So, if the land exists, what’s the problem?
There are problems of quality — you can’t just deposit people on the land. Infrastructure has to be created: roads, marketing support, technical assistance and so on. We have to also bring about social development, which is a more demanding process. Incidentally, the money which Lula allocated for these reforms has been blocked in order to finance repayments of foreign debt. We therefore have to reach an agreement with the International Monetary Fund and are urgently working on this. It really is a complex problem.
In addition to this complex situation, which requires time and patience, there are urgent issues which cannot be delayed. Hunger is unfortunately an everyday reality in Brazil; it seems a terrible situation.
The value of Brazil’s food exports could feed 35 million people. And we have 50 million people facing hunger or malnutrition. In South America 400,000 babies die of undernourishment and 150,000 of them are Brazilian. Lula is very aware of the problem and for this reason has given highest priority to the Zero Hunger program. He himself comes from a very poor family. Four of his siblings died of hunger, malnutrition or problems caused by contaminated water.
Zero Hunger is an ambitious project which tackles the problem of undernourishment with a novel and far-sighted approach.
Zero Hunger is based on the firm belief that a social problem can only be solved in political terms. The project has four main elements. The first is a policy of transfer payments — 73 reales per month (about 20 euros) to buy food. The immediate target is the 11,400,000 families living below the poverty threshold. We are currently helping 4 million families with a regular benefit and will reach 6 million by December. We aim to support all of them by 2006 and I have to say that so far we are managing well, I am optimistic. The problems lie with the other three elements of the Zero Hunger project. The second component is the policy focusing on social structures: Zero Hunger was not designed as a welfare program but as a social development program. We have already spoken about agrarian reform, but there is also the question of microcredits, public services, compulsory education to reduce illiteracy, health. It is difficult to create synergies between the transfer payment policy and policies addressing social and other infrastructures. The third component is a range of emergency action programs for groups who have no means of producing food, such as communities of ex-slaves and indigenous groups. The indigenous issue is extremely delicate. The fourth component of Zero Hunger is to foster educational initiatives at all levels: it is necessary to change people’s mentality and encourage cooperative activity, introduce microcredits and promote responsible family planning without having to impose birth control measures. I feel that Zero Hunger is a form of people’s organization based on policies for structural change: it is necessary to create the right conditions for real development to occur.
I find it fascinating, revolutionary even, that Zero Hunger has chosen family agriculture as the productive resource which recipients of the monthly 73 reales buy food from. It will be the first time ever that bids haven’t been opened up to multinationals for such a significant project.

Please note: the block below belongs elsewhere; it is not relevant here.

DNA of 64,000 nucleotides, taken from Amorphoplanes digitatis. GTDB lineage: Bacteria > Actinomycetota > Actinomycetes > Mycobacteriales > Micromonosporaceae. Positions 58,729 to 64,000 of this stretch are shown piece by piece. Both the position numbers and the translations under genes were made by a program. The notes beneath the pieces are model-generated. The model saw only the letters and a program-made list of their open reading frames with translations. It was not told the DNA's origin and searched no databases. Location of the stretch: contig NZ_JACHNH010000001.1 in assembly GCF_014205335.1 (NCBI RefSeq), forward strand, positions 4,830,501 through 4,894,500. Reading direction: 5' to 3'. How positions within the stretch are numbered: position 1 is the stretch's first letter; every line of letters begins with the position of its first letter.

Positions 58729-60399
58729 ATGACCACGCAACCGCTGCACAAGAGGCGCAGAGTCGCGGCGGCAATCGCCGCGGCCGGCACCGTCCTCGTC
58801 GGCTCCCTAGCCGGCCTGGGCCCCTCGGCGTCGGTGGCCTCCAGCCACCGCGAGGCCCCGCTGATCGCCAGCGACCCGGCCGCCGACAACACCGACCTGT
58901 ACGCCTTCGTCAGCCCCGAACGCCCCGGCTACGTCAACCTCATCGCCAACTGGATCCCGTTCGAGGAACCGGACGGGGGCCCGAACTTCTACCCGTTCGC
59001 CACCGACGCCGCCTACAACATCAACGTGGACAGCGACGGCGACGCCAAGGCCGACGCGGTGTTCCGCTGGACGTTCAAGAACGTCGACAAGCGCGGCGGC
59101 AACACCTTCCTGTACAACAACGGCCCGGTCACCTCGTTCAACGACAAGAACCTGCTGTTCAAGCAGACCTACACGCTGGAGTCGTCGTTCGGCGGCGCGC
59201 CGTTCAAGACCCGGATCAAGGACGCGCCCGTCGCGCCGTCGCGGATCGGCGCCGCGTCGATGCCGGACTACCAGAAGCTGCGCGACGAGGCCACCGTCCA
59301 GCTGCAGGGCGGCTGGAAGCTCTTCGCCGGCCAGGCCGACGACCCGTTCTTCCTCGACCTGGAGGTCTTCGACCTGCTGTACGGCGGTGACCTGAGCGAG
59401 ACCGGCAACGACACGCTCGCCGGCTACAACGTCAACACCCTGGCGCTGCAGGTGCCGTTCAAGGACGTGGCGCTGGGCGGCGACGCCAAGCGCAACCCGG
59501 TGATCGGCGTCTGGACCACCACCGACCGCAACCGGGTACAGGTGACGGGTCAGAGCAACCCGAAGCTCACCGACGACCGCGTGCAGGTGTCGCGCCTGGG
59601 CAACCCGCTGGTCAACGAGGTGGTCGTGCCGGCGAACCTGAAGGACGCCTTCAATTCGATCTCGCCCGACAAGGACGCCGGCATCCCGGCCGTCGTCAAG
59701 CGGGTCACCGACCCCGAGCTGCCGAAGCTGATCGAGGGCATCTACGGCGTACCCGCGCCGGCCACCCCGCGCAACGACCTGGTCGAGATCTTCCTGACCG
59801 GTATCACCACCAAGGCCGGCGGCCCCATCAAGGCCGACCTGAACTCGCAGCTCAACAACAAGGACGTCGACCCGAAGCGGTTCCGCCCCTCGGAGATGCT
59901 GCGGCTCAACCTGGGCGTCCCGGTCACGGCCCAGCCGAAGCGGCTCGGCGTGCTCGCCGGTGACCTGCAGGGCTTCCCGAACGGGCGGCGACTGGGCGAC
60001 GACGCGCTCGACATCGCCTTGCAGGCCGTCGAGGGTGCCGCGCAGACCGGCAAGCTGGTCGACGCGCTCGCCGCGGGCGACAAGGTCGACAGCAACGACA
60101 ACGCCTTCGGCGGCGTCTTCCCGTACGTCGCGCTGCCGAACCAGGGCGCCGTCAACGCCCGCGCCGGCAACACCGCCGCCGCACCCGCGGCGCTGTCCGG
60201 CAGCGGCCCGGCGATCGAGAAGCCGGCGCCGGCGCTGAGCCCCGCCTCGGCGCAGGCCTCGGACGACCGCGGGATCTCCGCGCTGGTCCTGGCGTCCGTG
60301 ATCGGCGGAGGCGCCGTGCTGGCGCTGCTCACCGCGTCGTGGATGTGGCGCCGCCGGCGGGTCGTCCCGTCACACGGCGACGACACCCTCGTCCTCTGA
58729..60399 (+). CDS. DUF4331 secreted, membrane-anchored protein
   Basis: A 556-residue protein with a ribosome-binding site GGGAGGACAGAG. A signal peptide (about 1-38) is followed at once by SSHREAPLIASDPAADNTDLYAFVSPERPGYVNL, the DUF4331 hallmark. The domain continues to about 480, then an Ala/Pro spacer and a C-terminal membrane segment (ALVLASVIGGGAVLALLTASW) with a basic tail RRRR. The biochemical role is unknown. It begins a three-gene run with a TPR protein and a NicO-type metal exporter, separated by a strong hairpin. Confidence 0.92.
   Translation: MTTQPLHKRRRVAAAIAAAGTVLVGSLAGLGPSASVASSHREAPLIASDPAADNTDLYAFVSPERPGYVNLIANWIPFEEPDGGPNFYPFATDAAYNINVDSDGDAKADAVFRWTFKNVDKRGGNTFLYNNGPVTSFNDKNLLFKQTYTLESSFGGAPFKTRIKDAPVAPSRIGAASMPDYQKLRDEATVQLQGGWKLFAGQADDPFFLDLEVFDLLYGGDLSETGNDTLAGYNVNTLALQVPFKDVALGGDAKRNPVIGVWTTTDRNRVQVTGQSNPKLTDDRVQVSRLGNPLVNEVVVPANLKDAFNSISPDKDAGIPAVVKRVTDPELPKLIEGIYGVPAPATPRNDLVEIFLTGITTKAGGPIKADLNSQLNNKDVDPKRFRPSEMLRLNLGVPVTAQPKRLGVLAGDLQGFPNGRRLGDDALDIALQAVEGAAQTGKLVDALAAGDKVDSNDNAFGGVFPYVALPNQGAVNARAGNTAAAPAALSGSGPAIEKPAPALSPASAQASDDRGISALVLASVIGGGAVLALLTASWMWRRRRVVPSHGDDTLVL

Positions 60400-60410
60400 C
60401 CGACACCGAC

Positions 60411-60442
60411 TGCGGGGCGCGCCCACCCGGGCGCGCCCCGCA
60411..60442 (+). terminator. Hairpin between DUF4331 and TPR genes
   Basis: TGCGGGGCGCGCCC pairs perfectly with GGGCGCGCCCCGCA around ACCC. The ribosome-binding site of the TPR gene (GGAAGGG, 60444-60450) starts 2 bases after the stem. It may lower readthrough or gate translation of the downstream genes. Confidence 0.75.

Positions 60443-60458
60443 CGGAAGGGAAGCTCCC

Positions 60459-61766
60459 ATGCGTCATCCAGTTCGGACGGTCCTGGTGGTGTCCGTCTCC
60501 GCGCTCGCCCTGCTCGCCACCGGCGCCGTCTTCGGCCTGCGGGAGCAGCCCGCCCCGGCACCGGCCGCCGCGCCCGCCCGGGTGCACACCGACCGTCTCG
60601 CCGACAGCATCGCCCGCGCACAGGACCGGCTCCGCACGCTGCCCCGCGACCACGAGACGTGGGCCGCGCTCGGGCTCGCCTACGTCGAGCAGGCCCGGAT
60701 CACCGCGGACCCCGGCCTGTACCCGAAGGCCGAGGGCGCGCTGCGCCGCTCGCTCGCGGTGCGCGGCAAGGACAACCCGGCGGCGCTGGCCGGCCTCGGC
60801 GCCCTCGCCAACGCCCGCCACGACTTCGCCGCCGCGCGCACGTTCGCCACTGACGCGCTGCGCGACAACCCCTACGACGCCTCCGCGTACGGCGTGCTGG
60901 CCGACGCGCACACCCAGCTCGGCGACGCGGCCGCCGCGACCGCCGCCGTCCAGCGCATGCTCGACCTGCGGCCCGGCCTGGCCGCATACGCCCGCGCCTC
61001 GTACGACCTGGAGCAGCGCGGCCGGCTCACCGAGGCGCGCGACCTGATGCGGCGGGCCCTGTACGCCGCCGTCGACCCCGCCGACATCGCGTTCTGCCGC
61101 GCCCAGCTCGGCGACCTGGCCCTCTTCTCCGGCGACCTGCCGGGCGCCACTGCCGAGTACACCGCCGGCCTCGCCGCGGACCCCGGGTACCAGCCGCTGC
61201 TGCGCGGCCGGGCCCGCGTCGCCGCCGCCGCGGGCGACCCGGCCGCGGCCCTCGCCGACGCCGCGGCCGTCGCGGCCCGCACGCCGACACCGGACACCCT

We have to use our internal resources to combat hunger. President Lula will present the Zero Hunger project to a worldwide audience at the UN on 20 September. Campaigns are waged against war and terrorism, but hunger results in more victims and there is no outrage. I think it is because hunger, unlike wars and terrorism, makes class distinctions. According to the FAO, the world produces enough food for 11 billion people, twice as many as the current global population. The problem is therefore a problem of justice. When Lula first talked about the concept of Zero Hunger in the world, many European leaders expressed their enthusiasm and their first reaction was to offer food to countries in difficulty. Lula replied: “I am not asking for food but money!” Food donations are a clever way of justifying food subsidies in rich countries. They also destroy local culture; create dependency and favor the corruption of politicians managing humanitarian aid. We are talking about sustainability, regenerating local cultures, reconstructing identities and small traditional production systems.
Brazil has recently been at the center of heated debates , especially in foreign countries, about a controversial law governing biotechnologies, but perhaps it hasn’t been properly understood.
Transgenic organisms have always been banned by law in Brazil, but contraband material was arriving from Argentina. Even the Sem Terra, who are completely opposed to GMOs, unwittingly planted transgenic soybeans. It was this ‘illegal’ soy that created the problem since Brazil is one of the top three producers in the world. And here is another contradiction — this transgenic soy is almost exclusively exported for animal feed, with very little being consumed in Brazil. When we realized how much transgenic material was in the country, the government had to make hard choices. A ‘Law of Biosecurity’ was proposed, but it was a compromise between different positions. The law currently states that no transgenic crops may be grown without government authorization and they are subject to permanent tax provisions. GMOs may not be sold without government authorization and appropriate labeling. Some states, such as Paranà, have declared themselves GM free, but we have to accept what has already been planted. It is true that it is a compromise solution, but at least it ensures there is government control.
First printed in La Stampa 6/7/2004
Adapted by Ronnie Richards